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Franklin County Energy Study Points Toward the Future

July 16, 2018

The Mid-Ohio Regional Planning Commission (MORPC) recently completed its work on the Franklin County Energy Study and found the opportunity to keep $509 million within the local economy every year. Nearly 70 percent of the energy paid for each year is wasted through inefficiencies, so many residents and businesses can benefit from energy efficiency to save them money.

The study was commissioned by the Franklin County Board of Commissioners to better understand how the county produces and uses energy, and the impact energy has on communities and residents. It establishes an energy baseline by examining how much and how intensively energy is produced, imported, consumed and lost annually by the county. The baseline will serve as a starting point to align regional energy initiatives, set priorities and measure success.

“As Franklin County continues to grow and change, energy is an increasingly important factor to our economic success and quality of life. Many Central Ohio leaders are looking to embrace the future of cleaner energy, which is a catalyst for local workforce potential, entrepreneurial ventures, and healthier communities. This study provides key findings and bold goals that supports more informed decisions in planning for the future.”
MORPC Energy & Air Quality Director Christina O’Keeffe

The study indicated:

Franklin County is doing well in many areas.

  • Franklin County is productive with the energy it uses. The energy productivity is on par or better than the national average, which is a measure of the income generated per unit of energy consumed.
  • Total emissions associated with energy consumption are decreasing while population increases.
  • Local utilities are active in pursuing customer-focused programs around energy efficiency. Many local initiatives are already in place to address energy consumption.

There are three areas needing improvement.

  • There are neighborhoods in Franklin County that are paying a higher-than-acceptable percentage of their household income to heat and power their homes. The residential energy burden is a measure of spending on energy compared to household income.  These communities are paying more than what is typical and acceptable in the United States.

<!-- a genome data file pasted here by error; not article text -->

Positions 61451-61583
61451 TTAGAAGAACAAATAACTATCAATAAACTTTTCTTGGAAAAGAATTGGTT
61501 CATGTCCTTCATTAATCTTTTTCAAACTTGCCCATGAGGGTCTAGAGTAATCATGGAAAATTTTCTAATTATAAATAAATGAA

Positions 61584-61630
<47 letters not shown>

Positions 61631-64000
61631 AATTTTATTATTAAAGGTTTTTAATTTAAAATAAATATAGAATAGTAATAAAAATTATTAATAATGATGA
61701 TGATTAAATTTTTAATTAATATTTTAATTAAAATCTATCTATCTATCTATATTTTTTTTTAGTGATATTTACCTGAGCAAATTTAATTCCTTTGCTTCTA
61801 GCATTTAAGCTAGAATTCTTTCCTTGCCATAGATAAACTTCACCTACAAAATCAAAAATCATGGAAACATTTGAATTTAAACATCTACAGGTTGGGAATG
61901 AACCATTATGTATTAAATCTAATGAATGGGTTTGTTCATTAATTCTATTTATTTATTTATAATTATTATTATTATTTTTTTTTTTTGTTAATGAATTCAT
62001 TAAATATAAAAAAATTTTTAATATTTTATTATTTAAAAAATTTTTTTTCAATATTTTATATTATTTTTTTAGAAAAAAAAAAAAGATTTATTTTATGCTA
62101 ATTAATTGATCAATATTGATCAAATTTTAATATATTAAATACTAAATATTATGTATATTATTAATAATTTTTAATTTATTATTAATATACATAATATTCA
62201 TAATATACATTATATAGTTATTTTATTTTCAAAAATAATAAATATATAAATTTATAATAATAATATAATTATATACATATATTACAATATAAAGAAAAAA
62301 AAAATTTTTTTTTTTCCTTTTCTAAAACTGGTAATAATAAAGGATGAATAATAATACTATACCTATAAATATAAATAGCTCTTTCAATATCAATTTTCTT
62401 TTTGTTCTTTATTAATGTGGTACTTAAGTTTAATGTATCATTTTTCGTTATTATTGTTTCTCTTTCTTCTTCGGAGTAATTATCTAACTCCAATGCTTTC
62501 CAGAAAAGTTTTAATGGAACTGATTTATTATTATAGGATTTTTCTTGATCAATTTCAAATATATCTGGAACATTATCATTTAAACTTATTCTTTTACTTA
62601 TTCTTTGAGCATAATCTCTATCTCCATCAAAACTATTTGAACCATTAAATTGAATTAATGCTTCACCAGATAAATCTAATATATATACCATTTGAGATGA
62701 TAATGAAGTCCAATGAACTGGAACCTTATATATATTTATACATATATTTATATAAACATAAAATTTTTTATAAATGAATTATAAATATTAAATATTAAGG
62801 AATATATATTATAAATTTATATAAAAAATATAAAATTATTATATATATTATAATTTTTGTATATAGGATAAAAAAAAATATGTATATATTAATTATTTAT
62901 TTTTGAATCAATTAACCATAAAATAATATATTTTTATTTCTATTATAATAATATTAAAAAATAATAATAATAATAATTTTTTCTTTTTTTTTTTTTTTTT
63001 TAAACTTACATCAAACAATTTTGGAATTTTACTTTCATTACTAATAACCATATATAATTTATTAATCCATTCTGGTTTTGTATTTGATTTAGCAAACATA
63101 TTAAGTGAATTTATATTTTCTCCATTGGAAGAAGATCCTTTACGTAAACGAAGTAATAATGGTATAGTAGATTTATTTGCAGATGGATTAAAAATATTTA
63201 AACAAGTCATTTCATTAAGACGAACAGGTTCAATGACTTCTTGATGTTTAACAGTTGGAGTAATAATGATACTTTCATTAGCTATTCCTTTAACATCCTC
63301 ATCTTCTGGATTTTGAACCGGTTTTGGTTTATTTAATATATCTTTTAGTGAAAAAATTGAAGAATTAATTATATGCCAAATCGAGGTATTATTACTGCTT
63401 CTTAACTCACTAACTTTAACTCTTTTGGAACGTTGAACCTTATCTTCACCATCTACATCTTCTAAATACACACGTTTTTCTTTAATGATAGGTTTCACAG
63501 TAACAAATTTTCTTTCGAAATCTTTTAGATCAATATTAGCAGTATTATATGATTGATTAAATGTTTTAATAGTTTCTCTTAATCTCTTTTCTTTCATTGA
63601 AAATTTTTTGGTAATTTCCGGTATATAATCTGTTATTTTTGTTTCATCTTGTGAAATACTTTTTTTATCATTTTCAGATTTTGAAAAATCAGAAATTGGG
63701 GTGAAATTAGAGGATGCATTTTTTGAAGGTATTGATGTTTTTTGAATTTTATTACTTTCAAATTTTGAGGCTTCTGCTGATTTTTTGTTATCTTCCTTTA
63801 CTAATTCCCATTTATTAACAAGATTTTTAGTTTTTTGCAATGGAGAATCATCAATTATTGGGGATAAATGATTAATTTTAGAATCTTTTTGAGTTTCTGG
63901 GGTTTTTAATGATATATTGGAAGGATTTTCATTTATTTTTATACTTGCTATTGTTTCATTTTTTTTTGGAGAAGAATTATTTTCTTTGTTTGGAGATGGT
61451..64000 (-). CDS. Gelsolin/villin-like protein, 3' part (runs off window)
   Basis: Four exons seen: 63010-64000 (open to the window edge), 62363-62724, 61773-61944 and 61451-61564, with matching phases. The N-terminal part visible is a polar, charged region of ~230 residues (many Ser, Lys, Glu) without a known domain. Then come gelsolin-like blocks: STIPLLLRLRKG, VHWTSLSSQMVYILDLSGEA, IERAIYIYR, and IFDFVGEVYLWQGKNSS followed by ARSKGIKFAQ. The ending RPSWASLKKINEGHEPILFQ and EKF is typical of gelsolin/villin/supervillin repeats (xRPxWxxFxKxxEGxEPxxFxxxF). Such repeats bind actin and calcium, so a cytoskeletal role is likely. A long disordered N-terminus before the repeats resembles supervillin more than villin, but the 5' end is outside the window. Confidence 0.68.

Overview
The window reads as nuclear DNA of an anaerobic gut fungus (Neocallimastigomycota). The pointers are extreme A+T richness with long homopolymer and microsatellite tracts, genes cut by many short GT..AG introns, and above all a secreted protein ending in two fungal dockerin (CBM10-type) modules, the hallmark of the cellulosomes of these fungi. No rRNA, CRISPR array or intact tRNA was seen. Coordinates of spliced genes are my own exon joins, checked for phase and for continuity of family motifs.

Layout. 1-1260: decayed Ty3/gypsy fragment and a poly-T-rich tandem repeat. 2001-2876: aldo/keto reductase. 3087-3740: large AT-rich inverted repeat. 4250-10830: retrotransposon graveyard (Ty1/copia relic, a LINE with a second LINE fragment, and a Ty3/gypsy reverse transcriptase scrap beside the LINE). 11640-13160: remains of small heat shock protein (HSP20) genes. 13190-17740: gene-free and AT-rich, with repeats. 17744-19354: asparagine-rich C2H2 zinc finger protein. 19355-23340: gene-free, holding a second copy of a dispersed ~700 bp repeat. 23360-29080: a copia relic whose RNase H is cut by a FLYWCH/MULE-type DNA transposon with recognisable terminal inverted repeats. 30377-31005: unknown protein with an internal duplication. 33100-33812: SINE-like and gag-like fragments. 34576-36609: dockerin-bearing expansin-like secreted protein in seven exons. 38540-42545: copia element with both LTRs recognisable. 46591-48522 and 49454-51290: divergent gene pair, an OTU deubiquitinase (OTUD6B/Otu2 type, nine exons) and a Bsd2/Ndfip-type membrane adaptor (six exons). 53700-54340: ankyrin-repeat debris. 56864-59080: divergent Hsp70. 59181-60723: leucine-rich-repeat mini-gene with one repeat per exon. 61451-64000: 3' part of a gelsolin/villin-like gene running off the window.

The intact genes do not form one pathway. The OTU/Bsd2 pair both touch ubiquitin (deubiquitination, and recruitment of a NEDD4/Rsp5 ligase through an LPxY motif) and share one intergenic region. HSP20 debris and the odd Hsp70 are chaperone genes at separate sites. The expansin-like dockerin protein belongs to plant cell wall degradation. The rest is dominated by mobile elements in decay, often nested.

• Our money flows out of Franklin County because most energy comes from outside the county. Nearly 100 percent of the electricity, heating, and transportation fuels consumed in the county come from outside the county.
  • The majority of energy is wasted due to inefficiency. As a result, Franklin County residents and businesses are spending more on energy that what is necessary. 

The study was developed through a stakeholder engagement process including utility, government, non-profit and business partners. In addition to the findings, the following recommendations were made to maximize energy savings, reduce wasted energy, and keep more dollars in the local economy with targets for 2030:

  1. Provide policy, technical and financial support.
  2. Reduce energy consumption in homes and businesses by 20 percent.
  3. Reduce single-occupancy commutes to 75 percent.
  4. Increase the adoption of electric vehicles to 10 percent.
  5. Increase local renewable generation to 1 gigawatt.

Through these recommendations, Franklin County has the opportunity keep an additional $509 million within the local economy annually and realize up to $348 million in annual consumer savings for its residents and businesses.

The Franklin County Energy Study is available to download here, and the recommendations are available here.

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